Garlic cloves, lily and gladioli bulbs, Jerusalem artichoke tubers and strawberry stolons are all examples of plants reproduced as clones.
Genetic diversity, cloning and sowing are words that all have one thing in common: they are the result of reproduction. Sexual reproduction results in seedlings that increase the genetic diversity of a particular species while cloning is the result of asexual reproduction.
Cloning is not a new technique. The Incas of Peru cloned potatoes in the 1400s by taking the underground tubers they harvested and replanting them for the following season. Most of the potatoes we plant today are clones of a variety that was developed over the last century. The Oxford Dictionary of Botany defines a clone as “a group of genetically identical cells or individuals, derived from a common ancestor by asexual reproduction”. When you plant a Norland potato tuber, you know you will harvest red-skinned, white-fleshed potatoes that have good texture when boiled and turn dark brown when fried. Garlic cloves, lily and gladioli bulbs, Jerusalem artichoke tubers and strawberry stolons are all examples of plants reproduced as clones. Each selected plant part, be it a tuber, stolon or bulb, is capable of producing a new plant that is genetically identical to the original individual.
Seedlings are tiny plants that grow from seeds. Seedlings are not clones. With the exception of self-pollinating plants, such as peppers, most seeds are the result of combined genetics from two different parents. One parent’s genetics are carried in the pollen while the other half of the seed’s genetics are found in the flower ovary of another plant of the same species. During pollination, the pollen fertilizes the ovary and a new genetic set is produced in the form of a seed. The resulting seeds and seedlings are important because they increase genetic diversity and allow plants to evolve and adapt to changing environmental conditions. Cloned plants have a limited ability to adapt to changing environments.
In fruit production, both seedlings and clones play a vital role in the fruit selection process. A fruit breeder will take pollen from the flower of a tree that has certain promising characteristics and place that pollen on the stigma of a flower of another fruit tree of the same species with different promising characteristics. The hope is that the best characteristics of each tree combine into one of the seeds found in the apple. These seeds will be planted the following spring. In a seed orchard, hundreds or thousands of seeds can be planted in a year. For apples, it takes about seven or eight years to produce fruit. During this time, many seedlings will be eliminated due to poor winter hardiness or poor growth habit. The remaining seedlings will be judged on the quality of their fruit. Color, texture, flavor, storage capacity as well as variability will be some of the basic qualities that will be tested. Finding a new apple variety is a long and arduous process. It is estimated that if an apple breeder finds two or three good varieties of apples during his entire breeding career (40 years), he is hugely successful.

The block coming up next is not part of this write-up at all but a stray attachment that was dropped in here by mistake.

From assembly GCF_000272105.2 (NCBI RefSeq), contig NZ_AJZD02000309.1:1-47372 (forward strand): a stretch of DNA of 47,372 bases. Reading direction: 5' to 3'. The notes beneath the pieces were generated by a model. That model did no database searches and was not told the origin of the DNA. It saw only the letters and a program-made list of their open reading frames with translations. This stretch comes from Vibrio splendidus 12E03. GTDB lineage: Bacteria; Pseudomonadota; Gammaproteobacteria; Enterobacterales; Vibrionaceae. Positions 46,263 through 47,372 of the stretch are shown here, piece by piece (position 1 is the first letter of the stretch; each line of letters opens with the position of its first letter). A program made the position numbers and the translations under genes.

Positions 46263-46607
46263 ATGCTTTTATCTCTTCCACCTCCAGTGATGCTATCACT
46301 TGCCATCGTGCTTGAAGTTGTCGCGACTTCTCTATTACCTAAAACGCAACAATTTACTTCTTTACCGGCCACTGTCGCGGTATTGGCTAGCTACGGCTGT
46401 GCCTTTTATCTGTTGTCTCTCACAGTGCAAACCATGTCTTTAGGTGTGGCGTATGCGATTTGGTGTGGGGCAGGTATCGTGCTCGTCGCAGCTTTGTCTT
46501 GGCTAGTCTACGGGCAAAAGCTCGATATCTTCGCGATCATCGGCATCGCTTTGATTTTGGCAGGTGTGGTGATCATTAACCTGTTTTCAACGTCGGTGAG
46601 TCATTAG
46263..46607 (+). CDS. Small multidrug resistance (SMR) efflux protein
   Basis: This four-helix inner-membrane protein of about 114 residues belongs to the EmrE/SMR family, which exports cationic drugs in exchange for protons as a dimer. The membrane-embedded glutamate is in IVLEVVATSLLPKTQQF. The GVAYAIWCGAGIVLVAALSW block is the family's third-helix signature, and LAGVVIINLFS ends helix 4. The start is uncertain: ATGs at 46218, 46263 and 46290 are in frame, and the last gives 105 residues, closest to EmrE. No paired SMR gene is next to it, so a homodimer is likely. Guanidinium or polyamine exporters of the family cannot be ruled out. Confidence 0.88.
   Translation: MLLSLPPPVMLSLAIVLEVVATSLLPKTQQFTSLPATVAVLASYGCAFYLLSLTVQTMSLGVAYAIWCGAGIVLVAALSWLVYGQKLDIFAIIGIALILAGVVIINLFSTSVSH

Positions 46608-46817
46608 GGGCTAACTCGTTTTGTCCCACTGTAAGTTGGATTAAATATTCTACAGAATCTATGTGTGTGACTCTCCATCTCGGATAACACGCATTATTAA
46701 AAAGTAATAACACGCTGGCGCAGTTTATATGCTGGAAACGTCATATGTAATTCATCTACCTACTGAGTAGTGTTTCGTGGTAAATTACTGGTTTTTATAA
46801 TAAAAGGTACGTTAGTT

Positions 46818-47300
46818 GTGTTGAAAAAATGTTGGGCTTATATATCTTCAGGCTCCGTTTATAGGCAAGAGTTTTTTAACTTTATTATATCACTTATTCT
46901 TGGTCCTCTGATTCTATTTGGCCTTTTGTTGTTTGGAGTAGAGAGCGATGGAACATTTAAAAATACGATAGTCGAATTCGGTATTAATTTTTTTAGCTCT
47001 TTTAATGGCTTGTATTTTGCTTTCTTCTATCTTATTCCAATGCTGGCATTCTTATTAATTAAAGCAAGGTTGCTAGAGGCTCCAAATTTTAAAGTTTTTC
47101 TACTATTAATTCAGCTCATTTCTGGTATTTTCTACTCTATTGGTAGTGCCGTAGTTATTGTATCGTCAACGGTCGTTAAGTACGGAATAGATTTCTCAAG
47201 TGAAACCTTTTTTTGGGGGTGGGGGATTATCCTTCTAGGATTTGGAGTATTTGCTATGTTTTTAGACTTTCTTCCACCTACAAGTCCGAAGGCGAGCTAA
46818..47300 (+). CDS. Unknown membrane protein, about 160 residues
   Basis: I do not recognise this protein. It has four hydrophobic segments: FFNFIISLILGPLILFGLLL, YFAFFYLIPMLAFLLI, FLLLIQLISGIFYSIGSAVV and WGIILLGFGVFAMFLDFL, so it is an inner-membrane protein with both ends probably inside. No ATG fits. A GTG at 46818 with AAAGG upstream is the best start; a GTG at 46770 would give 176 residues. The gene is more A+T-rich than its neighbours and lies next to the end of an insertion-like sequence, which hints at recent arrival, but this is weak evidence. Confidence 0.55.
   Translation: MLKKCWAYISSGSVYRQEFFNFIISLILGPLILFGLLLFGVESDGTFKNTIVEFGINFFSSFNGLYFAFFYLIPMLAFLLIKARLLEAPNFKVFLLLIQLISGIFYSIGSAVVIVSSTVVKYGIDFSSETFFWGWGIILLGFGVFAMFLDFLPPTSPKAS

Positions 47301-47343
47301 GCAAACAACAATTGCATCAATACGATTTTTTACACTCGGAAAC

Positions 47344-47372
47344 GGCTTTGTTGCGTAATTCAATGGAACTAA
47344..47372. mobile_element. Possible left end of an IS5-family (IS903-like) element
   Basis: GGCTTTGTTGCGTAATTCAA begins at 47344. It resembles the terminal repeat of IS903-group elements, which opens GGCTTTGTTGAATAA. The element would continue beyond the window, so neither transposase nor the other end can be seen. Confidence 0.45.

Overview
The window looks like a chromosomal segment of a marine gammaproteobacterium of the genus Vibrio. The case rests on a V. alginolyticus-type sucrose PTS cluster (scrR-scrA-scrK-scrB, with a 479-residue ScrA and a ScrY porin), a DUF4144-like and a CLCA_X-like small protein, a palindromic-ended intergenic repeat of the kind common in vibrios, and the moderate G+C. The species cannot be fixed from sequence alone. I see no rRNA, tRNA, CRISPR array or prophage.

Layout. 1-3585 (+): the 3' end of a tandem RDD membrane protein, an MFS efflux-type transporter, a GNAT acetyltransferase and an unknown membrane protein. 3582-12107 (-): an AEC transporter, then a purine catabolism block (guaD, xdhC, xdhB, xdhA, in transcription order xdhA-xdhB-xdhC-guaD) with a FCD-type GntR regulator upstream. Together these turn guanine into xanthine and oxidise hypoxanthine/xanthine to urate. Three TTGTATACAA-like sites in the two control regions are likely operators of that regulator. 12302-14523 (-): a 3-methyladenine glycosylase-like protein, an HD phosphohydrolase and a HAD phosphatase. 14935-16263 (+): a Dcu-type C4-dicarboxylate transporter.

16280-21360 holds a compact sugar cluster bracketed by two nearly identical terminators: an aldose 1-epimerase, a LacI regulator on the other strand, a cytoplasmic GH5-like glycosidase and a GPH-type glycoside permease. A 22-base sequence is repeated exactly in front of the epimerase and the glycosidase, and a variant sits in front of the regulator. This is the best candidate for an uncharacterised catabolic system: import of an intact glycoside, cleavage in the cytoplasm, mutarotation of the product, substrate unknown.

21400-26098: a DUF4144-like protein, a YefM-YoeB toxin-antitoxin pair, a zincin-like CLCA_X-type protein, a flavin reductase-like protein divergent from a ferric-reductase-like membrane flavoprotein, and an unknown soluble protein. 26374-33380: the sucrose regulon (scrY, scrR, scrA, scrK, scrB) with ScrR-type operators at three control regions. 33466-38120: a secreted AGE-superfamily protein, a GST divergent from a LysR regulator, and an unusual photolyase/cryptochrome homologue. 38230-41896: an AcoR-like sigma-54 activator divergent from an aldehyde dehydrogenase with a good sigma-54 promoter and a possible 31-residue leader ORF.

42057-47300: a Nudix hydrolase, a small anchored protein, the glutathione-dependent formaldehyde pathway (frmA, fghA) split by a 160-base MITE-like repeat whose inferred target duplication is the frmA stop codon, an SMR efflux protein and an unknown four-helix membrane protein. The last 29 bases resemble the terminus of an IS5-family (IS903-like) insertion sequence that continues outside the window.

This process of pollination and crossbreeding not only occurs with fruit trees, but is used to find new cultivars of all kinds of food and ornamental plants. Once a seedling with desirable traits has been identified, that seedling will be cloned via methods such as cuttings, budding and grafting or more sophisticated cloning methods such as tissue culture. These clones are then studied at various locations under various environmental conditions to determine whether or not they are worthy of mass production. Named cultivars of plants, trees and shrubs that you buy at your local garden center are clones of a seedling known to have superior genetics.
Seedlings and clones play an important role in food production around the world. While the bananas exported from Latin America all come from a single clone, it is developments in the field crop and vegetable seed market that allow farmers to feed an ever-growing world population with nutritious food at high yield. Traditional methods of hand-crossing to produce seeds have evolved into molecular genetics, DNA tagging and gene recombination. Whether modern or traditional methods are used, plant breeding is a process that requires careful observation, organized record keeping, and diligence.
This column is provided courtesy of the Saskatchewan Perennial Society (SPS; email@example.com). Check our website (www.saskperennial.ca) or our Facebook page (www.facebook.com/saskperennial) for a list of upcoming gardening events